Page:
We Know It’s Only Rock N’ Roll But We Like It



DEAD MAN TALKING: Steve Earle, Johnny Brendas, last night.

mecroppedsharp_1_1.jpgBY JONATHAN VALANIA FOR THE INQUIRER Steve Earle would be the first to admit he’s no saint, but by my tally he’s been going to bat for the angels ever since he tamed his demons – a nasty drug habit that ended in a prison sentence – nearly 20 years ago. Earle is just old-fashioned enough to think that folk songs can make a difference and protest singers should put their money (and their downtime) where their mouth is. Case in point, Earle performed Sunday night at Johnny Brenda’s as part of a fund-raiser for Witness to Innocence, an anti-death-penalty advocacy group made up of a dozen of the 100 former death-row inmates who have been exonerated by DNA testing since 1973.

After moving testimonials from Witness To Innocence’s Ray Krone and Ronald Kitchen — two men who spent a combined 30 years behind bars for crimes they did not commit, and if not for the grace of DNA evidence would likely be dead men walking by this point — Earle took the stage with a stirring rendition of Bob Dylan’s “Don’t Think Twice, It’s All Right,” which he dedicated to Freewheelin’ Bob Dylan cover girl Suze Rotolo who passed away over the weekend at age 67.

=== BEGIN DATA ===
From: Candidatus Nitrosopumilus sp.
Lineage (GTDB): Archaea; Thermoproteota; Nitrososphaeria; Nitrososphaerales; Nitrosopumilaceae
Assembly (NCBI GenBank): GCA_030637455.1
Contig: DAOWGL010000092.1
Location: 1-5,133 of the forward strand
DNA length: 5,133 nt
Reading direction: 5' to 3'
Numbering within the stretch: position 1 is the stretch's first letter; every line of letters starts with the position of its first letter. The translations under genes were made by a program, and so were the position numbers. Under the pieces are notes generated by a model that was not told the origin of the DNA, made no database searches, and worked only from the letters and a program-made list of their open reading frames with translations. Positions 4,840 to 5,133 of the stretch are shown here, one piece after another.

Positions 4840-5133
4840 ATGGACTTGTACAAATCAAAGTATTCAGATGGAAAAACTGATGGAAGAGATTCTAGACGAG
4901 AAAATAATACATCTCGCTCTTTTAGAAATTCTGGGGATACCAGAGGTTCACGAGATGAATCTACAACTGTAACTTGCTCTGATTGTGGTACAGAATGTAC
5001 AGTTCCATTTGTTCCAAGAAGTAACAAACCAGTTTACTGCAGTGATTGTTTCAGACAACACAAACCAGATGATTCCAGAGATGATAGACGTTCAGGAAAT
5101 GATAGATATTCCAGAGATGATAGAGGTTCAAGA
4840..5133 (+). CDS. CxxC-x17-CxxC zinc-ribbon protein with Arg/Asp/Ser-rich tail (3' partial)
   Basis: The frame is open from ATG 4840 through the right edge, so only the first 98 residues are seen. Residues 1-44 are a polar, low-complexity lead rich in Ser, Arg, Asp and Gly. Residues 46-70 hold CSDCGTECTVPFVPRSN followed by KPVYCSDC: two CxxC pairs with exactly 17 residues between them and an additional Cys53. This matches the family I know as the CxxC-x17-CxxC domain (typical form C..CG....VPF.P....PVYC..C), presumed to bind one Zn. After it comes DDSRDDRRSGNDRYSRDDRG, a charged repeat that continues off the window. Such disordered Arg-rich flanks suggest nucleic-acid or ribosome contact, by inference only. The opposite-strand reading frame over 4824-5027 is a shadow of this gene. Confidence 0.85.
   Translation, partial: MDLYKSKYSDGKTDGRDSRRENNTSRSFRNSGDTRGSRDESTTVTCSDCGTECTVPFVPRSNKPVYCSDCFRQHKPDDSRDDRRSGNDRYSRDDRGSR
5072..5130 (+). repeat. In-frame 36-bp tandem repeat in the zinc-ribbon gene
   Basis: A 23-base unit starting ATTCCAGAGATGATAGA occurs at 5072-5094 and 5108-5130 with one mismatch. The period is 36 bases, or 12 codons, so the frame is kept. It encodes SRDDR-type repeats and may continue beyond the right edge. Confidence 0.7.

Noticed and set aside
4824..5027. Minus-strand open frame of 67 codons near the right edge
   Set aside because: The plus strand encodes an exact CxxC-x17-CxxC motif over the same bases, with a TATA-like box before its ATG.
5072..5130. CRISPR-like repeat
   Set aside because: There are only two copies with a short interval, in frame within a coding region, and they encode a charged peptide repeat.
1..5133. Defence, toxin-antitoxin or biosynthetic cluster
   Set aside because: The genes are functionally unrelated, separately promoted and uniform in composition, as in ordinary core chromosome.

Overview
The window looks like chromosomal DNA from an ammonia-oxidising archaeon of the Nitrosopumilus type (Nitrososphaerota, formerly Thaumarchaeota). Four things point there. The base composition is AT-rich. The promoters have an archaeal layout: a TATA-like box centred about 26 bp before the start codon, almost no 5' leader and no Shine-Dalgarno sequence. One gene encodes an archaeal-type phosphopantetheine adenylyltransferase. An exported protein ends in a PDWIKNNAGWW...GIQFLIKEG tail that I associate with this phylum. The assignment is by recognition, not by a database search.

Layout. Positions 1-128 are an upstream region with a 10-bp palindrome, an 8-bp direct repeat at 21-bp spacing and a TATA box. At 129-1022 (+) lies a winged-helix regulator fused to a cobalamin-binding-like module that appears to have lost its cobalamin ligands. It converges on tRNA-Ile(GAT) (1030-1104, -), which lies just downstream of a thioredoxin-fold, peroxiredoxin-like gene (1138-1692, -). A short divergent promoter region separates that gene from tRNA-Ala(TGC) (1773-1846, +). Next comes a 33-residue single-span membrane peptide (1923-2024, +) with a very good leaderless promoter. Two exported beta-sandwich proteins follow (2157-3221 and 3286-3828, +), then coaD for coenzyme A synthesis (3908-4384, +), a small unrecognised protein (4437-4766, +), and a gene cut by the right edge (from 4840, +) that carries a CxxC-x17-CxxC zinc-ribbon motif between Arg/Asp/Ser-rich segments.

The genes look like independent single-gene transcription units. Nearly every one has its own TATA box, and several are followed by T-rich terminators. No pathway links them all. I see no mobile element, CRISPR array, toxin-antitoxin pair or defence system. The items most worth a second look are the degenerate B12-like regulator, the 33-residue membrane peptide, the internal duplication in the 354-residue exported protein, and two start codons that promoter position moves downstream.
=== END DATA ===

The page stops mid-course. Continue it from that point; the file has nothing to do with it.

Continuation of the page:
These days — with his Rasputin beard, long, thinning hair and chemistry professor spectacles — Earle resembles a Talmudic scholar or an Old Testament prophet, which gives his words and music an almost Biblical gravitas, a perception he was only too happy to undermine with his self-effacing stage patter. “I thought I had never been to Fish Town before but it turns out I was, but that was back in the 80s when I was a lot of places and didn’t know it,” he joked at one point, referencing the long lost weekend of his opiated past.

For the next 90 minutes, Earle finger-picked an acoustic guitar and wheezed on a harmonica while mixing crime-and-punishment-themed selections from his back catalog (the death row lament “Ellis Unit One”; the gun-crazed “Devil’s Right Hand”; and “Taneytown” where a man is lynched for a crime he did not commit) with folksy witticisms and appeals to the audience’s better angels. He switched to mandolin for “Galway Girl,” strapped on a bouzouki for “City Of Immigrants,” and prefaced “The Mountain” with words of support for the protesters in Wisconsin. “My feeling is, if you have a boss, you probably need a union,” he said.)

He unveiled two new songs (“Waitin’ On The Sky” and “The City”) from his new, T-Bone Burnett-produced album I’ll Never Get Out Of This World Alive (due out April 26th), which is also the title of his debut novel set for publication in late May. “It’s really weird, full of heroin and ghosts and Roe Vs. Wade — it’s sort of a Harry Potter book for adults,” he quipped. MORE

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